Type B is also purely mongoloid, but it is brachycephalic, with a mean index of 83 for both sexes. The forehead is also low, but much broader and more sharply curved, the occiput is rounded and broad, and the skull as a whole is globular, although the vault is still low. The face is broad and low, the orbits are lower, the nose less leptorrhine, the malars and zygomata less pronouncedly mongoloid, than in the case of type A. The nasal bones are shorter, the palate broader and rounder, the chin more prominent. This type is characterized by shorter stature; 160.9 cm. for the males, and 152.8 cm. for the females.

Thanks to the industrious researches of the modern Russian school of physical anthropology, it is not difficult to discover the Asiatic relationships of these two types. Type A is found today among the living Tungus,10 and it has likewise a long history in Siberia, for it is found among many Siberian peoples, including Palaeasiatics, and it is characteristic of many of the Neolithic skulls excavated in the neighborhood of Lake Baikal.11 Type B belongs to the Mongol-speaking peoples, and is found in especial purity among the Buryats, who represent, culturally and probably racially, the Mongols before the time of their expansion. Modern Buryat skulls are among the largest in capacity known.

[Comments]

In most Hunnish and Avar cemeteries, type B is more in evidence than type A. Type A, however, predominates in the cemeteries which are known to have been used by the Huns, type B in those which belong to Avars. The Avar cemeteries contain also, in many cases, intermediate types which show that these people had begun to mix with members of the white stock, either in central Asia, in Europe, or both, and other cemeteries in which the white element is in the majority. The leading classes of the Huns and Avars, however, appear to have kept themselves apart, and to have preserved their mongoloid racial types pure throughout the centuries of their political domination. In the graves which are most richly furnished, and which show that the occupants were men of power and consequence, the mongoloid types are unaltered. The two graves of known Avar heroes contain skeletons belonging purely to type B.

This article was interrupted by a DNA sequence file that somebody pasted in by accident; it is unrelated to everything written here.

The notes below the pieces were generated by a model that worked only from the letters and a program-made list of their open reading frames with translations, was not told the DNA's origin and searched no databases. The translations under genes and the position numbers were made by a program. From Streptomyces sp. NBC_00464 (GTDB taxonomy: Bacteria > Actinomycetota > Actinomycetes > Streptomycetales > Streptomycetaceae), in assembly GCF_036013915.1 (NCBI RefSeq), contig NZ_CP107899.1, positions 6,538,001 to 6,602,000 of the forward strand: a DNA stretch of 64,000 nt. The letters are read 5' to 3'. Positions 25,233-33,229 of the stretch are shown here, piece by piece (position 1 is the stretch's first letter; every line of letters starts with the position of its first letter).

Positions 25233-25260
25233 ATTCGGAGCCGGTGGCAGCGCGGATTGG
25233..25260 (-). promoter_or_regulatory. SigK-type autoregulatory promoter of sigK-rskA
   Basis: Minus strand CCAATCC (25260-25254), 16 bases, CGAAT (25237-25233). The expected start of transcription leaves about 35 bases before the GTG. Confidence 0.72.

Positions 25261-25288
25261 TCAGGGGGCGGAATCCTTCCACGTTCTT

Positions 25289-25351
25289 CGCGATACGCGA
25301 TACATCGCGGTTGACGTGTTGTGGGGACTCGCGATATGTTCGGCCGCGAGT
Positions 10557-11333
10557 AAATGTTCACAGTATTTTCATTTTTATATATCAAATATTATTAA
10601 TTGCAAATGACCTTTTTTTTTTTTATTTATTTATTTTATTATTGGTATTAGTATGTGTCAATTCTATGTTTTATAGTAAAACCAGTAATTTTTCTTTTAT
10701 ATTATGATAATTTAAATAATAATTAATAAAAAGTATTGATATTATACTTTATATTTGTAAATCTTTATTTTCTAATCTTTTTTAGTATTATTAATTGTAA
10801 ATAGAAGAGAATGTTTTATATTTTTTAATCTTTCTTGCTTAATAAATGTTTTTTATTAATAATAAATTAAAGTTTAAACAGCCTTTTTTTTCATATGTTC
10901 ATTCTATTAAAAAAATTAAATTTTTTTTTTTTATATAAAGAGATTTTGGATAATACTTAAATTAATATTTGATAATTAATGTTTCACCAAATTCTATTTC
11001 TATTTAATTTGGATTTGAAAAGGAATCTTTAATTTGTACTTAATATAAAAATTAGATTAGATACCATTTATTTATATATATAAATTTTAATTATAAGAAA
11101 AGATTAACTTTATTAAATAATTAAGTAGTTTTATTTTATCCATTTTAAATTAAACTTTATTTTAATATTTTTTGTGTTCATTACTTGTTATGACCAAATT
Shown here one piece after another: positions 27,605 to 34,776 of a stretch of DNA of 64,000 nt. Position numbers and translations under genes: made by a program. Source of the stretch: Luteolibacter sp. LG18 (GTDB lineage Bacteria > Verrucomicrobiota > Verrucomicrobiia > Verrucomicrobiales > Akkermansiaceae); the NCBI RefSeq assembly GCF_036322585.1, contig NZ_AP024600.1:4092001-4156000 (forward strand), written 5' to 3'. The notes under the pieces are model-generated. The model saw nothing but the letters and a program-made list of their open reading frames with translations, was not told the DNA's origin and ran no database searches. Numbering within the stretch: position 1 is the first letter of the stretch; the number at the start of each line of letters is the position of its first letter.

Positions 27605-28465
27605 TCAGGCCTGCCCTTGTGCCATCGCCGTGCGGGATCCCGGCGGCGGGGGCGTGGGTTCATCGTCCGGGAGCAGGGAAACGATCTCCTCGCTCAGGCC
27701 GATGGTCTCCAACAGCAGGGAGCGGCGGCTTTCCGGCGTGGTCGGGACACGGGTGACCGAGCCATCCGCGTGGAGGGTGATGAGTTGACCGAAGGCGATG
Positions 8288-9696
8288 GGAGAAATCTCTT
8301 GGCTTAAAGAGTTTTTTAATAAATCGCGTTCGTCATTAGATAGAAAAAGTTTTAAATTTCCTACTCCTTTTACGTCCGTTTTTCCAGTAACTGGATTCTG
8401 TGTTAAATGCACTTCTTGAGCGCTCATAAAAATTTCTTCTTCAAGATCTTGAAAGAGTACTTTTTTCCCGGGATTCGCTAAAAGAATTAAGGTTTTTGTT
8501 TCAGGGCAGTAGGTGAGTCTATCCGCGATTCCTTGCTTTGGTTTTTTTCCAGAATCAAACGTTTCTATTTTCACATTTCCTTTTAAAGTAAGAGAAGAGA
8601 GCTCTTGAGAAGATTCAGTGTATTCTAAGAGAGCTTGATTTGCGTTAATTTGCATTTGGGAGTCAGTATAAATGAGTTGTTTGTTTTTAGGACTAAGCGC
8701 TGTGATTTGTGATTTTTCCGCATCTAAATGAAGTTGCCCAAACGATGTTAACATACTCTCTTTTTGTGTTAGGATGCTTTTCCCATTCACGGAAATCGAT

Bartucz's identification of type A predominantly with the Huns, and B with the Avars, seems valid. That the two intermarried freely is shown by the fact that in single graves containing a man and wife, the Jwo are often of opposite types. In such cases of differential mating, there is no linkage between sex and type, indicating that A and B were socially equal. It is very likely that the initial amalgamation of these two types took place in Mongolia, and not in Europe. Also, the presence of numerous interme-diate forms attests this freedom of intercourse. Individual Hunnish skulls found as far afield as Lower Austria and France may be easily identified with the crania from Hungary, and belong in known cases to type B.12

A further light upon the physical characteristics of the Huns is shown by a study of Hunnish head hair, from graves of this period. A sample of it is very fine, straight, and jet black.13 In color and in form, this hair was classically mongoloid, but this fineness casts some doubt upon the generalization that all mongoloid hair must be coarse, especially since it has been shown that American Indian hair is very variable in this respect.

The incontrovertible evidence of the Hungarian graves completely dispels the theory that the Huns may have been largely European in racial type. If the Hiung-Nu were ancestors of the Nuns, then the early inhabitants of Mongolia were definitely mongoloid, and belonged to the two important racial elements present there today, the Tungus and the Mongol proper. This throws the prehistory of central Asia into a clear and logical light. It is exactly what one would expect.

But it is necessary to discover what was the nature of the European racial element amalgamated by the Avars. This may be accomplished by studying some of the least mongoloid cemeteries. In that of Jutas14 (see Appendix I, col. 52), only five out of twenty-four skulls show any trace of recognizable mongoloid features. The Jutas sample, then, may be used for testing. Fourteen male skulls are all below 78 in cranial index, and are very similar to one of the Minussinsk regional sub-series; less pronounced relationships are present between it and Scythian and Armenian Iron Age skulls. The resemblance to Slavic and Germanic skulls, which are larger, is less pronounced. It is therefore certain that these non-mongoloid Avars belonged to the general Mediterranean racial family, and that some, at least, were members of the Nordic Iron Age group; it is more than likely that they were for the most part incorporated into the Avar ranks in central Asia before coming to Europe. The study of the crania from another cemetery, that of Tiszadersz15 (see Appendix I, col. 53), makes this virtually certain.

McGovern has discovered a number of Chinese references to the Hiung-Nu and other Turkish-speaking "barbarians" which describe them as hairy, big-nosed, and partially blond. In later times, Genghis Khan was supposed to be red-haired and green-eyed. It is therefore likely that some of the Asiatic Nordic element found in the Jutas and Tiszadersz cemeteries was incorporated by the Avars before they left Mongolia, but, on the basis of the evidence from purely mongoloid cemeteries like Mosonszentj嫕os, it is unlikely that this influence could have penetrated the entire Hunnish and Avar nations.